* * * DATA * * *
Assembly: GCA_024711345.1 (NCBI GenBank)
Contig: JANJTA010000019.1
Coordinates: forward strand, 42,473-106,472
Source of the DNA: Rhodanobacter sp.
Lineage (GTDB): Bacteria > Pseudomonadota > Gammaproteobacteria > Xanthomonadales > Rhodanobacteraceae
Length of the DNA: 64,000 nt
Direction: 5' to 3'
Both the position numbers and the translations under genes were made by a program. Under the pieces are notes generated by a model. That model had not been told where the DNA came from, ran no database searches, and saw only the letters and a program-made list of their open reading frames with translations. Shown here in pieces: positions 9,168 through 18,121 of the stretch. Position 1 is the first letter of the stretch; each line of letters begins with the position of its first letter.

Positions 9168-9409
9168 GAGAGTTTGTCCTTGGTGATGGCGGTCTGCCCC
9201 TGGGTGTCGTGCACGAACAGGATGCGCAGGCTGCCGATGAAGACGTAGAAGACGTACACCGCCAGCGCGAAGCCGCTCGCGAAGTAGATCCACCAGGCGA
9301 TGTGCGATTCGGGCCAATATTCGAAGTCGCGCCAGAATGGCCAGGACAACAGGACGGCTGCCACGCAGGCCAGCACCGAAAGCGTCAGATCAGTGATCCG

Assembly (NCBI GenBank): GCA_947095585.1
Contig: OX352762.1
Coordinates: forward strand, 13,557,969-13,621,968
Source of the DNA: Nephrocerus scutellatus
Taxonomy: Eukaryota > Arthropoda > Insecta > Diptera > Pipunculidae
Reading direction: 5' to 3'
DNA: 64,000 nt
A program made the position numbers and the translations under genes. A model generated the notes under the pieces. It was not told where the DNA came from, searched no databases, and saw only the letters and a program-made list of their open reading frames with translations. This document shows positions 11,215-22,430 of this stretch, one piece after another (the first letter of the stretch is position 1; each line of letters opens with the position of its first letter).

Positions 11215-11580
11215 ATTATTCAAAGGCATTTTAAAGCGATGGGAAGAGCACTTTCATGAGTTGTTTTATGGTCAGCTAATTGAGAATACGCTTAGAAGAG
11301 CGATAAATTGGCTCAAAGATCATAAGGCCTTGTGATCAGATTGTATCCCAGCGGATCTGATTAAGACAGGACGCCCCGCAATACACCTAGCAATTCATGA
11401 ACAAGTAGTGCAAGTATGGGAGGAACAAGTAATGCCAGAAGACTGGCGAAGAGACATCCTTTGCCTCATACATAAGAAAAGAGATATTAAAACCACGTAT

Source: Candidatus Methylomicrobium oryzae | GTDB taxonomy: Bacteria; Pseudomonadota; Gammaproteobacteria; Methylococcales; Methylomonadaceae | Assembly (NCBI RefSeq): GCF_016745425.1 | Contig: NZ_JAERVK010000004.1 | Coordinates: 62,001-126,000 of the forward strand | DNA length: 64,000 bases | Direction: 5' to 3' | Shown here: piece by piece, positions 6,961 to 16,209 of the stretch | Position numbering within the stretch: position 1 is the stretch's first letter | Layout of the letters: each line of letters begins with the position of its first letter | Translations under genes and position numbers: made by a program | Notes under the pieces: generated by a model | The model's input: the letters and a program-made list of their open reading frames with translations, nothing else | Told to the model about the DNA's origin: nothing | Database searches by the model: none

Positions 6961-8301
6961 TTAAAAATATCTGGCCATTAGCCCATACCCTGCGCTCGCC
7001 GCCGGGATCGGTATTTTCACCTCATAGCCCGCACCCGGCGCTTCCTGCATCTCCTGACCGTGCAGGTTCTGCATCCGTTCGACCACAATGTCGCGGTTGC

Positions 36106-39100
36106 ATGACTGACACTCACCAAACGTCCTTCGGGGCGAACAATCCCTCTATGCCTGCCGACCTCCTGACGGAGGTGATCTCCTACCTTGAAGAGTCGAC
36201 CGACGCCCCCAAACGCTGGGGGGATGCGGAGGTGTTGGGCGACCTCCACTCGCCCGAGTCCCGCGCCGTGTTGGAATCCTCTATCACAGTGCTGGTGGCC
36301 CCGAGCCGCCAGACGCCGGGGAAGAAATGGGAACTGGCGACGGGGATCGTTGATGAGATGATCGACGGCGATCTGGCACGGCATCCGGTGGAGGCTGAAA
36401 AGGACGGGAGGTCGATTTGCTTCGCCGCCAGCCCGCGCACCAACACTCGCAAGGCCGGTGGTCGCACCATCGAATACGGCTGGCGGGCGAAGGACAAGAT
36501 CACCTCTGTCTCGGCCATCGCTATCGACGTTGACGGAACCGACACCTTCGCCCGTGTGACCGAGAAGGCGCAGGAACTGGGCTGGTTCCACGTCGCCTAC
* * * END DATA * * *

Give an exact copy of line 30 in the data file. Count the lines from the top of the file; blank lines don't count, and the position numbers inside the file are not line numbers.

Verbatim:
36106 ATGACTGACACTCACCAAACGTCCTTCGGGGCGAACAATCCCTCTATGCCTGCCGACCTCCTGACGGAGGTGATCTCCTACCTTGAAGAGTCGAC